Dramatic tie only suits fans as Roses rivals continue struggles

Andrew Gale

Andrew Gale

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A CAPACITY crowd and an age-old rivalry – one could have been forgiven for thinking the Ashes had started early.

In four days’ time, England and Australia go head-to-head in the first Test at Nottingham; while the format of cricket will be somewhat superior, the atmosphere could hardly be any more charged than it was last night for Yorkshire against Lancashire.

In gentle winds and glorious sunshine, with the famous old ground awash with colour, some 15,000 spectators descended on Headingley for Yorkshire’s showpiece match of the season.

It was the first time the club had sold out a county fixture since the corresponding game in 2004, and those who came were rewarded with a nail-biting finish, the rivals sharing a dramatic tie.

After being sent into bat, Yorkshire made 152-6, Phil Jaques top-scoring with an unbeaten 66.

It was a below-par total and Lancashire looked to be coasting towards it at 92-2 in the 12th over, only for Yorkshire to hit back in excellent fashion.

The equation boiled down to 10 runs wanted from the final over, bowled by Ryan Sidebottom, and Lancashire’s sixth-wicket pair of Steven Croft and Kabir Ali could manage only nine.

When Sidebottom restricted Croft to two runs off the last delivery, from which Lancashire needed three for victory, he celebrated as though he thought Yorkshire had prevailed before the reality dawned that the spoils had been shared.

In truth, the one point gained suited neither side.

Yorkshire had lost their opening two matches in the competition and Lancashire two of their opening three.

That said, it was a game neither team deserved to win nor deserved to lose.

For Yorkshire, it represented something to build on before Tuesday’s game against Leicestershire at Headingley.

On a pitch with sufficient pace to allow batsmen to swing their arms and get right through the ball, Andrew Gale and Jaques began the match with a solid opening stand of 32.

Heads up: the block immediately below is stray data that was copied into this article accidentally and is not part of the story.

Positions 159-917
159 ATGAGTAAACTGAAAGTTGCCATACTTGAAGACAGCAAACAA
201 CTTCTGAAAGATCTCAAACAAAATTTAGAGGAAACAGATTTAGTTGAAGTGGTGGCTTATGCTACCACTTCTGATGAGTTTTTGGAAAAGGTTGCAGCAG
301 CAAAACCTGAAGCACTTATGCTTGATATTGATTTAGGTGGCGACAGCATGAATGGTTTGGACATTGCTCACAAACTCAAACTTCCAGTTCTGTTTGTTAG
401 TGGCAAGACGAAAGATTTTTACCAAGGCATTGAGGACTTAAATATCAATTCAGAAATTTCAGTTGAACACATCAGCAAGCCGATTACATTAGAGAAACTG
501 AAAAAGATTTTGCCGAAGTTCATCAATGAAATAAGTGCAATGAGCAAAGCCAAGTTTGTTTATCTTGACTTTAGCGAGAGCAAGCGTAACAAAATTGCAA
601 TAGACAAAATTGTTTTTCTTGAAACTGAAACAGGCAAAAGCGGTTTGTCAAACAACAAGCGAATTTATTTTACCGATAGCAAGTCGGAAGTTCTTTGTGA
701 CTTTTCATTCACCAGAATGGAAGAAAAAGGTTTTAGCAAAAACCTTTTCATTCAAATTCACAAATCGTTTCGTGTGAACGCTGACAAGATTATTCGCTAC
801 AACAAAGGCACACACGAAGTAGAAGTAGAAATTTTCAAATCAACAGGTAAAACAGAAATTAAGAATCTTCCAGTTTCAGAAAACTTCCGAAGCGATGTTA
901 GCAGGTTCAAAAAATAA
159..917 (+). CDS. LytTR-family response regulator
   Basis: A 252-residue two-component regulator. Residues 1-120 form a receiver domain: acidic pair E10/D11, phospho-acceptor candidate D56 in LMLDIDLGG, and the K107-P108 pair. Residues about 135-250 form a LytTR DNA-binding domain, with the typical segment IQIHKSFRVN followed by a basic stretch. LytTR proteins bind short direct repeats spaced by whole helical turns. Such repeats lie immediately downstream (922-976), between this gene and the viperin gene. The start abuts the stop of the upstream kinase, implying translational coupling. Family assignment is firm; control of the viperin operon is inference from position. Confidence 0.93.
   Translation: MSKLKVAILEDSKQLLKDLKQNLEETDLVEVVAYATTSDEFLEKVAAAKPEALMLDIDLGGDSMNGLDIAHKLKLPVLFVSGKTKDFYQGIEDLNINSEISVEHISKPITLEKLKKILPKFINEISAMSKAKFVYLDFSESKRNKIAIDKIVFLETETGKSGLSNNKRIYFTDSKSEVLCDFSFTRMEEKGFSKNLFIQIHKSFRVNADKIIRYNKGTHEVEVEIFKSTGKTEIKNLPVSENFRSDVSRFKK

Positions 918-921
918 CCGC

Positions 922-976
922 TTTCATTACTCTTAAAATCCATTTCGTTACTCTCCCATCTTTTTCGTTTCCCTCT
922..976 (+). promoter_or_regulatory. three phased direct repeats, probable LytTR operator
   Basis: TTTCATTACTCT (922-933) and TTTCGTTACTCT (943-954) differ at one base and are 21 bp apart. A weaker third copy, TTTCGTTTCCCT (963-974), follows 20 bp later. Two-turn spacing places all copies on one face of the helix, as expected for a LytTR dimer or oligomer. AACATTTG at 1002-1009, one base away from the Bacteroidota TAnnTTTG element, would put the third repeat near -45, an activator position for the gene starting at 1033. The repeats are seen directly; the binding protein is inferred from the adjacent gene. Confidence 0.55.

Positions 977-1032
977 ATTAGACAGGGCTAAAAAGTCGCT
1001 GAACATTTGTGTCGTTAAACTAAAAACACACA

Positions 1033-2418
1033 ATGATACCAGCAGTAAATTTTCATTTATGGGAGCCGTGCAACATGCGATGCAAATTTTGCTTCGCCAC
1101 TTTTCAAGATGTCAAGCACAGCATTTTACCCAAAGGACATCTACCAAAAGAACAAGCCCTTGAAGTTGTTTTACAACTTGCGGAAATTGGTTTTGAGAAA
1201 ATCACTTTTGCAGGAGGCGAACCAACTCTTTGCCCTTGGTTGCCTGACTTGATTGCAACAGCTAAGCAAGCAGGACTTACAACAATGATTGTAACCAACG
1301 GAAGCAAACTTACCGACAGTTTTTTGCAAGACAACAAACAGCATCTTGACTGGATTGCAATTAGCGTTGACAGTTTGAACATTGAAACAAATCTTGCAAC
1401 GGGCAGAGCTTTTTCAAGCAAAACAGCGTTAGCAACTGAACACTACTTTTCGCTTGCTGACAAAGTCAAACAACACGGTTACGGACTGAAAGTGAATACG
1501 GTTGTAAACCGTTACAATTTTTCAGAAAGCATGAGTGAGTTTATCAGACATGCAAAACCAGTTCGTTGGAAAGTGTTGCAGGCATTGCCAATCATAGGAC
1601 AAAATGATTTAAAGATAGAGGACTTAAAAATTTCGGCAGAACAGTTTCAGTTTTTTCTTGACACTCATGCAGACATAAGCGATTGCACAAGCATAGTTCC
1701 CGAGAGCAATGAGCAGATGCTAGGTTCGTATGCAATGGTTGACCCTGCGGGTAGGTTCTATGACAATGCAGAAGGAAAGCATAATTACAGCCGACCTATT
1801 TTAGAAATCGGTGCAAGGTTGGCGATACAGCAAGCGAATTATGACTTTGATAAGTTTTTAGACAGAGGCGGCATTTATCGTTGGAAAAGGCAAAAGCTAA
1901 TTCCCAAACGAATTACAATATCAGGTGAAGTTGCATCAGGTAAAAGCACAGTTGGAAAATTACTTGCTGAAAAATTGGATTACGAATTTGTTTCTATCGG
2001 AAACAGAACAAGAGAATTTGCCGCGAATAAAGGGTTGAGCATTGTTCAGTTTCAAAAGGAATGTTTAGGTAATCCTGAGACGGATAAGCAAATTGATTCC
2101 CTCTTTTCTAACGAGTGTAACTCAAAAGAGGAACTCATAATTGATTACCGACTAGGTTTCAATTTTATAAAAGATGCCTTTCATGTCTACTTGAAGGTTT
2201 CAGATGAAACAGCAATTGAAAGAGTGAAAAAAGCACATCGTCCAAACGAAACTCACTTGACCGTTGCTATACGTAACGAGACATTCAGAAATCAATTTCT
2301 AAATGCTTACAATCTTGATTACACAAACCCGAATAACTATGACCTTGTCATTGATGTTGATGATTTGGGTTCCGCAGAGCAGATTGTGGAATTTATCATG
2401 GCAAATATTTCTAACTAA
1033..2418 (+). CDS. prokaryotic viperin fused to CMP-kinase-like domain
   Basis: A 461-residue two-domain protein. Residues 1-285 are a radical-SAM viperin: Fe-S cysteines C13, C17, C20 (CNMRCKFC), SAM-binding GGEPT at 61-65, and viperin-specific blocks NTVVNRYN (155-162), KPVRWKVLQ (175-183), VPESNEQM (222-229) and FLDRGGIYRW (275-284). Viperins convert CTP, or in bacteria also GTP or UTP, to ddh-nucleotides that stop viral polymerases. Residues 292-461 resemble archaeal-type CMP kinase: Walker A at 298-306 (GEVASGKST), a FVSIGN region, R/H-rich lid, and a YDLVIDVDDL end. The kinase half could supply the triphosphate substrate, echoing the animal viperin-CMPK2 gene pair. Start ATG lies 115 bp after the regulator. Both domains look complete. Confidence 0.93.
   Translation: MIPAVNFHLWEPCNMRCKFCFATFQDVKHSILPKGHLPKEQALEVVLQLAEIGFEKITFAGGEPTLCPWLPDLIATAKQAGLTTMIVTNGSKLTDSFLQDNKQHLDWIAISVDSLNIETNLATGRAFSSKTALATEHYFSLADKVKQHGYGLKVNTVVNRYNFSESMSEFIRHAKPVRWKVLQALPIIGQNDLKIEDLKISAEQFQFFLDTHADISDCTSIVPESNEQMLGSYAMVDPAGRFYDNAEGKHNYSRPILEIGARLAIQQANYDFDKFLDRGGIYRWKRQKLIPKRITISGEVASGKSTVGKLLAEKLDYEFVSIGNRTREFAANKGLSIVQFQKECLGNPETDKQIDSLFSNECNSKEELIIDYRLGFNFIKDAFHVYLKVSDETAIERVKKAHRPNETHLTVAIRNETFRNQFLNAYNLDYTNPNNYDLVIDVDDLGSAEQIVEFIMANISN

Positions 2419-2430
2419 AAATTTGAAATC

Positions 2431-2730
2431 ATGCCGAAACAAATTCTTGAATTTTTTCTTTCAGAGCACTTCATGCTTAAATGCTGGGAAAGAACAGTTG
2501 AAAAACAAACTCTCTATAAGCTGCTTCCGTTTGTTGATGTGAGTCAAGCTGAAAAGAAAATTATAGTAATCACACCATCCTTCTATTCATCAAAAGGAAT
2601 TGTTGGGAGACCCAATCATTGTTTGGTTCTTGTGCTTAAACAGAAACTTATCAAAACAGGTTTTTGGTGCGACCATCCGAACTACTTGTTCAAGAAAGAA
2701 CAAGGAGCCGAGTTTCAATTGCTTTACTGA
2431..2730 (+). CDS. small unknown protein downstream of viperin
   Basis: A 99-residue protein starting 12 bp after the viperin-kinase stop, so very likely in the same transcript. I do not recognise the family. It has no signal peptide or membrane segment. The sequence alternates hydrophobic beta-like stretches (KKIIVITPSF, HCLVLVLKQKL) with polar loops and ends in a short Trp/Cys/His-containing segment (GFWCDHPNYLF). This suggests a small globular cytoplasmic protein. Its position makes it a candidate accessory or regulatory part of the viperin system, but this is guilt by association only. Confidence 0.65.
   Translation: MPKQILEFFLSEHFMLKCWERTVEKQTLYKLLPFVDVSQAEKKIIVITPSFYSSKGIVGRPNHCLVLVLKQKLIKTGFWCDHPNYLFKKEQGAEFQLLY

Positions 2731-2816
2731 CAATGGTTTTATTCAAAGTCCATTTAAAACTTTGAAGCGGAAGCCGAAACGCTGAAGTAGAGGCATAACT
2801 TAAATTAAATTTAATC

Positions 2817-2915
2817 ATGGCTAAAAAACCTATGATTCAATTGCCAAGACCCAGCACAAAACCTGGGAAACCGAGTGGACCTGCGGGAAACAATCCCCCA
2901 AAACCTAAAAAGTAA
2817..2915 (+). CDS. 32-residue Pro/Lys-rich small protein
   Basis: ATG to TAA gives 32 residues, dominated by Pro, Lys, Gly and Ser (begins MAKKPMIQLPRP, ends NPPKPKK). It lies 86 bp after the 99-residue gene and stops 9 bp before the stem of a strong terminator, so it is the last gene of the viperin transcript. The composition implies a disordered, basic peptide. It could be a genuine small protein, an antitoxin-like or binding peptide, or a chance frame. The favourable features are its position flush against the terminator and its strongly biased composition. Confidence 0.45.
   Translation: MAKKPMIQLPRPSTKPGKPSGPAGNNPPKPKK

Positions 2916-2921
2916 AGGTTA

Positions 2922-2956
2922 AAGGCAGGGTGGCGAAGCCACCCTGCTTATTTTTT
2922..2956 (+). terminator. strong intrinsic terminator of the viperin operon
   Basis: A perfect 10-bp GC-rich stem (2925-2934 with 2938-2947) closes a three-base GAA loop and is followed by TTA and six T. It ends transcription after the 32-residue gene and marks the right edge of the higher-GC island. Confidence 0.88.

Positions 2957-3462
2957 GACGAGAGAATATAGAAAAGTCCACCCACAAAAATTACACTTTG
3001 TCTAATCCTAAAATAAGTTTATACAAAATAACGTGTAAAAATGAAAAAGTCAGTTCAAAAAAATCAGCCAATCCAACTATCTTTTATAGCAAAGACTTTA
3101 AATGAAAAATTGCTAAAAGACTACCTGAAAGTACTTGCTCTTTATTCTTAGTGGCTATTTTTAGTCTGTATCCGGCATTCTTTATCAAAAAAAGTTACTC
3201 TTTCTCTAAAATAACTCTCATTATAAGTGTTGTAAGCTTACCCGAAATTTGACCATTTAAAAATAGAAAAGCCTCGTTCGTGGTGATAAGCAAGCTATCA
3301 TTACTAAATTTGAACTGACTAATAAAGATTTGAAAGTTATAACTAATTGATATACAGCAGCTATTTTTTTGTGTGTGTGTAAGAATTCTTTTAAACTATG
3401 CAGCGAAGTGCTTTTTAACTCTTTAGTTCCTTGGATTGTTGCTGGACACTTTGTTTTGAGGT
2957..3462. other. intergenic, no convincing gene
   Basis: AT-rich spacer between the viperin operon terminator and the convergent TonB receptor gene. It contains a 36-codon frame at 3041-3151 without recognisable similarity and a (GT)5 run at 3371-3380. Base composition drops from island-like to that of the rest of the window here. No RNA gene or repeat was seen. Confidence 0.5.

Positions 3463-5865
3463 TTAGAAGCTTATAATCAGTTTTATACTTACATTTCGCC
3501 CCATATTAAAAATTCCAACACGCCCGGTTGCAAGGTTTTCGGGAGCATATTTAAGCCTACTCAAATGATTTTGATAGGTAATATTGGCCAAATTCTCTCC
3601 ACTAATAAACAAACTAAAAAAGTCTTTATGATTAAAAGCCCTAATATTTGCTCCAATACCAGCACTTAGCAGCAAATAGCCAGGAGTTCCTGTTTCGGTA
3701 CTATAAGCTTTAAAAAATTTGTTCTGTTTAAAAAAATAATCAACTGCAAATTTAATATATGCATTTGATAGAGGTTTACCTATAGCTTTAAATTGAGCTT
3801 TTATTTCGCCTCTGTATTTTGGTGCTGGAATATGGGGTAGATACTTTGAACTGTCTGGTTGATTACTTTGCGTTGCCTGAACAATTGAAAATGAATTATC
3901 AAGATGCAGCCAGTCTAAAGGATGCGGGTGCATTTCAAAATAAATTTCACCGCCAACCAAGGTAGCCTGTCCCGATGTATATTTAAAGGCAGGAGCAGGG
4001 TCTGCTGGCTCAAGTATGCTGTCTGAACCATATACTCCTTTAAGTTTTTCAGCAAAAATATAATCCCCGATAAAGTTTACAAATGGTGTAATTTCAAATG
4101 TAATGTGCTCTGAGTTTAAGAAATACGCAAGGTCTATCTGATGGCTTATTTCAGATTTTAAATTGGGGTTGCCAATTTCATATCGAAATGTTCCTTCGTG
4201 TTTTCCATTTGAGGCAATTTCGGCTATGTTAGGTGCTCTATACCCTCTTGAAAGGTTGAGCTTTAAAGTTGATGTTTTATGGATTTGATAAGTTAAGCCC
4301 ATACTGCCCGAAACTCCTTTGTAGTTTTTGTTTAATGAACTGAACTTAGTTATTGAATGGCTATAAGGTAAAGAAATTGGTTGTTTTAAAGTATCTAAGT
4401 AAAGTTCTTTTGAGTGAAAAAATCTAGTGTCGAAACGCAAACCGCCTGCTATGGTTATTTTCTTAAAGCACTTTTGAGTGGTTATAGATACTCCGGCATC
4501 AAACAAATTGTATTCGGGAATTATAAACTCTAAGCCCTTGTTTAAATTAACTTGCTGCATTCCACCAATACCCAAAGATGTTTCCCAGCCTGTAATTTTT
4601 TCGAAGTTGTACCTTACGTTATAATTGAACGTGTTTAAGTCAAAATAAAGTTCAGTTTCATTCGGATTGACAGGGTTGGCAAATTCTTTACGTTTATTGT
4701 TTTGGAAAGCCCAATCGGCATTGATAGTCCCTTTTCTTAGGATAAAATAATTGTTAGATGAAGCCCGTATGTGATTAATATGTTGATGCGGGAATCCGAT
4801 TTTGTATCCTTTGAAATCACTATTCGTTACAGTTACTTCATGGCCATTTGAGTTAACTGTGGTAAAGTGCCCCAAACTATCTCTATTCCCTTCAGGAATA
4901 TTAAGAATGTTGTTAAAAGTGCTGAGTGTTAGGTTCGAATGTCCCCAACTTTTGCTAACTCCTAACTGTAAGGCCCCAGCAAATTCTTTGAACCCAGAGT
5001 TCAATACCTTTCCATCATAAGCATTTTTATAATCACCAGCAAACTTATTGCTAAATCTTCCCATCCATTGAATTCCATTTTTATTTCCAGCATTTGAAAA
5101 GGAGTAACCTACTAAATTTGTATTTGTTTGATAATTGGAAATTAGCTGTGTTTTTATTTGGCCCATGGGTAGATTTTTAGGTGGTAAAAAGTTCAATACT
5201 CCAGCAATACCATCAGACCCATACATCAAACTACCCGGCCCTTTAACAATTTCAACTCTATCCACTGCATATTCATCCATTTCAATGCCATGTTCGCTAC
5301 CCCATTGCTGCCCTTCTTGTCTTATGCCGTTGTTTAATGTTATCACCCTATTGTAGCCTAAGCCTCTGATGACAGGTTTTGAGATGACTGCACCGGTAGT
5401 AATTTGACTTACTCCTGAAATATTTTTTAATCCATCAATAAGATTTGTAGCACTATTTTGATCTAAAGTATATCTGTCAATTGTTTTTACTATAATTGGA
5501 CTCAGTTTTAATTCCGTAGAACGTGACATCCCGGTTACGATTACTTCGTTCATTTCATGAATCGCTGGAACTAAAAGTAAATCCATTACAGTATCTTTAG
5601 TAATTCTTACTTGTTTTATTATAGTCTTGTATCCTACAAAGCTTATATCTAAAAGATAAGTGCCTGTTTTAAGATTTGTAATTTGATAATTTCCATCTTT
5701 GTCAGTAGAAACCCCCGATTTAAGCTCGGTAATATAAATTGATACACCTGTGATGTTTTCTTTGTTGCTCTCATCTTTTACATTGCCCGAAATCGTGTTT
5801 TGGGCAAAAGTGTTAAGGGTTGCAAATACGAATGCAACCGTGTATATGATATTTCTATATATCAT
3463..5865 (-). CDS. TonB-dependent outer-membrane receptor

Gale lofted Mitchell McClenaghan, the 27-year-old New Zealand pace bowler, for six over mid-wicket into the North East Stand, sending the West Stand into paroxysms of joy.

Jaques, playing his first game for almost a month after a stomach injury, and the only change to the side that lost against Durham at Scarborough last Sunday in place of Adam Lyth, showed all his experience to work the ball around as the game took shape in the balmy early evening.

The Australian left-hander, Yorkshire’s second-highest run-scorer in last year’s competition behind David Miller, showed that Twenty20 is not just about out-and-out slogging.

Authentic batting has its place also, Jaques square-driving Glen Chapple for four and then flicking him to the mid-wicket boundary with the grace of a Gower.

Yorkshire’s problem, however, was that no sooner did batsmen get in than they promptly got out, Gale setting the tone when he was first to fall after reaching 18, caught behind chasing a wide one off Tom Smith.

Dan Hodgson announced himself by flicking Smith over mid-wicket towards the West Stand – and then reproached himself after skying Stephen Parry to Simon Katich at mid-wicket.

Parry, the 27-year-old left-arm spinner, put the skids on Yorkshire and prevented the batsmen finding their rhythm.

Arron Lilley, the 22-year-old off-spinning debutant, was also parsimonious, picking up the third wicket to fall when Adil Rashid – promoted to No.4 – fell lbw reverse-sweeping.

The eight overs from Parry and Lilley cost only 43 runs, their efforts going a long way to restricting Yorkshire to a chaseable score.

Gary Ballance played one of the shots of the night when he lofted Croft over mid-wicket into the West Stand, swiftly followed by one of the least inauspicious when he hoisted the same bowler down the throat of deep mid-wicket.

After Jaques reached fifty from 46 balls, Yorkshire slipped to 123-5 in the 17th over when Liam Plunkett – promoted to No 6 – connected sweetly with a straight drive off Kabir Ali only to pick out Croft at long-on; two balls earlier, the same fielder had dropped him when he palmed the ball over the crossbar for six.

Rich Pyrah was run out from the penultimate delivery of the innings when he tried to run a bye to the wicketkeeper, Andrew Hodd finding the boundary from the final ball with a Chinese cut off Kabir Ali.

Lancashire were given a flying start by Tom Smith, who smashed 24 off a Jack Brooks over.

However, after fellow opener Stephen Moore was caught at mid-on, Smith drove to mid-off – the first of three wickets for the excellent Pyrah.

The all-rounder sparked Lancashire’s demise from 92-2 when he bowled Simon Katich and Karl Brown in successive overs, the visitors managing only 20 runs between the 10th and 15th overs.

Plunkett bowled Gareth Cross with the score at 118 and despite Croft’s unbeaten 42 from 28 balls, Lancashire pulled up fractionally short.

chris.waters@ypn.co.uk

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